They also took tape measurements of their arm, chest, stomach, butt, and thigh. I also encouraged them to take a couple of pictures wearing shorts and sports bra (gals). Sometimes it’s hard to see the changes when you’re losing weight, and a couple front and side view pictures every month will help keep you motivated.

After the preliminary measures and an introduction, it was time for the physical testing. Everyone did a 1-minute pushup test, a 1-minute sit-up test, a 1-minute body squat test, and then finished with a 1-mile walk/run as fast as they could. At the end of the 12 weeks, we’ll do them again, and they’ll be astonished how much they’ll have improved.

Their goal this week was to fill out and return a daily calorie log next Monday night, and to get their workouts going. They’re supposed to hit the weight circuit three days (M, W, F), and do a cardio workout on the alternating days (T, TH, SA).

They were also given a new secret weapon—a second workout each day! As simple as just getting out and walking a mile first thing in the morning, this second workout will really make a difference in their calorie burning.
Next week we’ll have the results from Week One. It’s not too late for you to participate either, but you’ve got to let me know right away! Feel free to contact me on Facebook at Tom’s Fitness.

Tuesday, September 06, 2011

My Weight Loss Story

It’s been awhile since I’ve written “Bodies-in-Balance. Last spring, I took some time off to recharge because I kind of felt like I’d been running out of things to say. I also wanted the time to take care of a couple of other things, one of which was quite a surprise.

Over the years, I’ve spent a lot of time helping others lose weight and get in shape, and I’ve always been pretty active myself. Somehow, I took my eye off the ball personally.

I’d been kidding myself that I was “bulking up.” My clothing covered it pretty well, and I was still pretty active, but when the shirt came off, my abs had come up missing and I was getting those “handles” on the sides. Kathy tells me she knew that, but she didn’t want to embarrass me. Great.

The final straw came when preparing for the Illini Half-Marathon last spring. It was just harder running those longer distances. In fact, I was surprised at how much harder it had gotten. I went back and checked my records from a couple years ago, and it turns out that I was carrying an extra 25 lbs of fat. No wonder it was harder!

After the race, I decided to do something about it. I was supposed to be the “fitness guy” with all the answers, so this should be easy, right? It wasn’t—at least at the start. I decided right away to get some extra workouts going (I call these “bonus” workouts).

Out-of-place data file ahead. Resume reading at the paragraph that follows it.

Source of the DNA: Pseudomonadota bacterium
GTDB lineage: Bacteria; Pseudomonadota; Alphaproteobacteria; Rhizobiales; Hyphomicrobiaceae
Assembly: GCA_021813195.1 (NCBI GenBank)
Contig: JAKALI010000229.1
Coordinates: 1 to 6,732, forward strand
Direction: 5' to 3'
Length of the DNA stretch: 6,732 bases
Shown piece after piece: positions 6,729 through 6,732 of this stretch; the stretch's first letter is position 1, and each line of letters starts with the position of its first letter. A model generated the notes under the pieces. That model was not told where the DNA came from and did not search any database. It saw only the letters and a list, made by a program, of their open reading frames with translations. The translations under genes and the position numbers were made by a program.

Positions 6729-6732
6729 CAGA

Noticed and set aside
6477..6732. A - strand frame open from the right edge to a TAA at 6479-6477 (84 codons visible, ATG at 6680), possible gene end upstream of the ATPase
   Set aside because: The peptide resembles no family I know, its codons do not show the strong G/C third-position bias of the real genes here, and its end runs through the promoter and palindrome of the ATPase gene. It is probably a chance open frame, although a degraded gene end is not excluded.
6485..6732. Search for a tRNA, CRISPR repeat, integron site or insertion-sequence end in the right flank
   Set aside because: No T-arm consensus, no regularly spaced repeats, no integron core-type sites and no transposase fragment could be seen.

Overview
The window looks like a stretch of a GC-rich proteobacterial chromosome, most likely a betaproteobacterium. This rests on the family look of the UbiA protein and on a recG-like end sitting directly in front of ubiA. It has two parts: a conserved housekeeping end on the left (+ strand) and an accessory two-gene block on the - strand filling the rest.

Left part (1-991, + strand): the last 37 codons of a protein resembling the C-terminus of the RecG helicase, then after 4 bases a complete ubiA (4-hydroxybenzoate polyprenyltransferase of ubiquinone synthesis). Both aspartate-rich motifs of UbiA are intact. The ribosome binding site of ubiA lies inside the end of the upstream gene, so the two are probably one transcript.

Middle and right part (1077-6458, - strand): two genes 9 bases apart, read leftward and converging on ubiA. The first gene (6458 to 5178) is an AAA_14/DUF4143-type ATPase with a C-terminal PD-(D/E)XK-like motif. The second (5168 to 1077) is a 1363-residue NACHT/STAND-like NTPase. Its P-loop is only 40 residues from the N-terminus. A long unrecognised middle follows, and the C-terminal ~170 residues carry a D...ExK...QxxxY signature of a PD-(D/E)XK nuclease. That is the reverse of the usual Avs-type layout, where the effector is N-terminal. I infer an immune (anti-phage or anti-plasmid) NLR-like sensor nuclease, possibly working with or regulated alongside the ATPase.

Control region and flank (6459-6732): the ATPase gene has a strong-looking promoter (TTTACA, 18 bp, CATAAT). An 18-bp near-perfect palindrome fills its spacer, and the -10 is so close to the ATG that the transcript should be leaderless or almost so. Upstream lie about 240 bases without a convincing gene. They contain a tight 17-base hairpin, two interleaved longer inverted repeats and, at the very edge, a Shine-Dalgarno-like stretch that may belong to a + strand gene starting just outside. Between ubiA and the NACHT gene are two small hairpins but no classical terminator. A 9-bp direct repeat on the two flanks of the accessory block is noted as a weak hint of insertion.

For me, my “bonus” workout was the exercise bike at night for an hour, watching the news shows I’d recorded, or a morning walk for 2 or even 3 miles. Sometimes I did both. I also turned it up in the gym with more intensity, more variety, and longer workouts.

On the weekend, I’d ride the bike for 2 hours, or go and do a 3-4 mi run followed by an hour on the bike. Sometimes I even got in a third workout, if I had a chance. That fat just doesn’t come off by itself—you’ve got to burn it off!

The other big thing I changed was watching my portions, and getting off the cookies and chips. It was amazing how much I’d been overeating. I started eating sandwiches on 1 piece of bread, instead of two. I also started eating more rye bread.

I cut down to a low fat yogurt, and cut my ice tea consumption way back too. Occasionally, I’d have a treat like a donut, or chips, but basically, I watched it pretty closely for 3 months.

Little by little, it started coming off—at first, just a half pound a week. Then it went to two pounds, three pounds, and a couple times, even four pounds a week.

Before the race, my weight was 194.4 lbs and 17.0% fat. By the end of July, I was down to 174.2 lbs and 12.0%. At last look, I was 169.2 lbs and 9.9% fat. Man, I feel better. It’s so much easier to move and I found my abs too.

Going through this experience myself made me realize we needed to bring back the Biggest Loser program so we can help others get back on track, too. As a result, “Biggest Loser 14” starts Monday, September 19th. We’ll meet from 6-7 pm for 12 weeks (13 sessions).

This is the first time for Monday nights. Hopefully, it will give people a chance to get their week off to a great start. Participants don’t have to be members, but they probably should have a fitness membership somewhere, or at the least, access to equipment at home.

Feel free to email me with questions at tomdolanfitness@gmail.com . I’m looking forward to getting back in the saddle with “Biggest Loser 14” and with the article too!